My point is, Bob: maybe6 there are ways in which your paper could be improved, and no-one told you about them at the seminar. But you can’t know about this, because no-one told you. And instead they said nice things, which might be related to you being a graduate student and them being nice, but they said them about the paper, which suggests – them being clever people and all – that they thought the paper was good. So – and I’m going to say this very clearly, and put it in bold:
Chalk this one up as a win.
1. I do wonder slightly if this is a British thing – passive-aggressive faux-modesty is part of the British stereotype, and I have been told by various Americans that British academics seem less willing than US ones to talk about their work in social situations – but this seems rather too pat and, well, stereotypical. I’d appreciate any thoughts from non-Brits on the matter! I suppose this is also stereotypically ‘female’ behaviour, and both Bob and I happen to be female – but I really haven’t noticed any difference between the genders here.↩
2. Or someone else’s kids, which is definitely going a bit far.↩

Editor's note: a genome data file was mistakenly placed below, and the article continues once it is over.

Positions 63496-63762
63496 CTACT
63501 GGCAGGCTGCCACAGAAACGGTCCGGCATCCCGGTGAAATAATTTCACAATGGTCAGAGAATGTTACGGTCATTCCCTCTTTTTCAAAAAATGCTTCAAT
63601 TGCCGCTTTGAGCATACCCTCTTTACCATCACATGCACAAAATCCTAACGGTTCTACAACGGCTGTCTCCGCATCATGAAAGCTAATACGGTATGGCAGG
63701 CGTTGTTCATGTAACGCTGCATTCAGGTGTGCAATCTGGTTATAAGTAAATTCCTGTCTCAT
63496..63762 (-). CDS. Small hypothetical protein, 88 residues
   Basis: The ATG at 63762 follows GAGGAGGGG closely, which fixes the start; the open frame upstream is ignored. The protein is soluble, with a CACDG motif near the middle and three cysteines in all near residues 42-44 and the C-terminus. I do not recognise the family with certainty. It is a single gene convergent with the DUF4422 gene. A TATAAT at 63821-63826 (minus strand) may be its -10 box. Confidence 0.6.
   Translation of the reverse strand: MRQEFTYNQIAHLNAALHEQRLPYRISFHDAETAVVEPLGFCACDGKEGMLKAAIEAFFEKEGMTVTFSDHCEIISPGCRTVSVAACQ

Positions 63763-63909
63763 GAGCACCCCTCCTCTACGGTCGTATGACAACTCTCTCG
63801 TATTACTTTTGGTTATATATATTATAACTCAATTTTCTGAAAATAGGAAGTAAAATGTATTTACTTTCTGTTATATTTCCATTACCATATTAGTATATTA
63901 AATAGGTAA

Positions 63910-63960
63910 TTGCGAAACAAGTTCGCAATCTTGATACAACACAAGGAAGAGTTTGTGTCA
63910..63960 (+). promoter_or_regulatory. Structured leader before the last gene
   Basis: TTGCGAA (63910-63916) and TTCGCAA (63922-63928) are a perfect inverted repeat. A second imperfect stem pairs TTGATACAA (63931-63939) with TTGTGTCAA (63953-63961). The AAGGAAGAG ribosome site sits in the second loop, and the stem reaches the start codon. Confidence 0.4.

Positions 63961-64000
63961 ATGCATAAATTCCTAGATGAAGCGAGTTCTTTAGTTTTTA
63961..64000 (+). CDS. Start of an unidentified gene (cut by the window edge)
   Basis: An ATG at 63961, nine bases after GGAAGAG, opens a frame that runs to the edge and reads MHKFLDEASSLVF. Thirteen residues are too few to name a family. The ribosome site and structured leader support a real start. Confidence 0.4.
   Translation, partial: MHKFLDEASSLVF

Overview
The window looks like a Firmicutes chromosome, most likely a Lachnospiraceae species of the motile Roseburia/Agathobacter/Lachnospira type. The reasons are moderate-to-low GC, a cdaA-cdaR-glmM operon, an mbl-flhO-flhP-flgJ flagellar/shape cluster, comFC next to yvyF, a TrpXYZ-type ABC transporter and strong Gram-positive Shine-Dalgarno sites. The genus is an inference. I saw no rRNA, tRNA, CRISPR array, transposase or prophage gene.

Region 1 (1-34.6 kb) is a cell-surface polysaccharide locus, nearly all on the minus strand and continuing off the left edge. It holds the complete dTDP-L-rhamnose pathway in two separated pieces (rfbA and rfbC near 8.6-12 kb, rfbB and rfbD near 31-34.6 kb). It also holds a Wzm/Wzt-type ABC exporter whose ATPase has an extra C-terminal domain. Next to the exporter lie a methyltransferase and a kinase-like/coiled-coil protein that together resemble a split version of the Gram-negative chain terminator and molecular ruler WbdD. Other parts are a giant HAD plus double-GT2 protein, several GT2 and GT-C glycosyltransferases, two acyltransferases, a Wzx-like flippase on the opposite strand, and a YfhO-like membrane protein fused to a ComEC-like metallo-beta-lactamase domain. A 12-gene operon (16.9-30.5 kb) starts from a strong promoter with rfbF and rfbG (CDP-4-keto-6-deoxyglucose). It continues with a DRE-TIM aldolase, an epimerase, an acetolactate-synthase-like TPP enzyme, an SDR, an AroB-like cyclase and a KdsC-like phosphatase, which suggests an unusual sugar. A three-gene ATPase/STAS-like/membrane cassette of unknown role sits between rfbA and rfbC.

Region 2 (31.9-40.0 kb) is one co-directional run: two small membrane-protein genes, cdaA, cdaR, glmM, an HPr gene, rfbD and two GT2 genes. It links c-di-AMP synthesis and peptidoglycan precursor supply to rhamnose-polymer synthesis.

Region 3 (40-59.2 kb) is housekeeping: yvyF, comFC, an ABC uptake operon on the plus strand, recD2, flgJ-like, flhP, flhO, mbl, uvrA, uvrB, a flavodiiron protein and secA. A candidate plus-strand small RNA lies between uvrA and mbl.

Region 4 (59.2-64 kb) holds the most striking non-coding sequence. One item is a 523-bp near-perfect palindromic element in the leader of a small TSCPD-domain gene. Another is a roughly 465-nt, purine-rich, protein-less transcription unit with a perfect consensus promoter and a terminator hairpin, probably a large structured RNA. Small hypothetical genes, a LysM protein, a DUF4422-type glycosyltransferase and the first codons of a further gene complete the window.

3. Where you just have to disagree with yourself. Or Pollard and Redgrave.↩
4. I wanted to write ‘a long time’ but I’m in my third year so I couldn’t bring myself to.↩
5. Substitute for flavouring of your choice. Even if you’re Scottish, and that flavouring is salt.↩
6. Probably. This is academia we’re talking about.↩
Happy New Year! Avoiding the Bears is BACK. Well, I have done a cartoon, at any rate.
It has been far too long. This is what I have mostly been doing with myself.
Seriously, the colours on this scanner are WACK. I am going to get a new one just as soon as I scrape together the cold hard cash and trundle my way through innumerable Amazon reviews.
Should also point out, in case of, er, general anger from the un-PhDers – this is not intended as a moan about my (lucky, fortunate, etc) lot or how boo hoo I have to read books. It’s about how I seem to be getting more and more incompetent at doing these things. Seriously, what do books mean? I dunno. Reading is lame. I’m going to make some tea.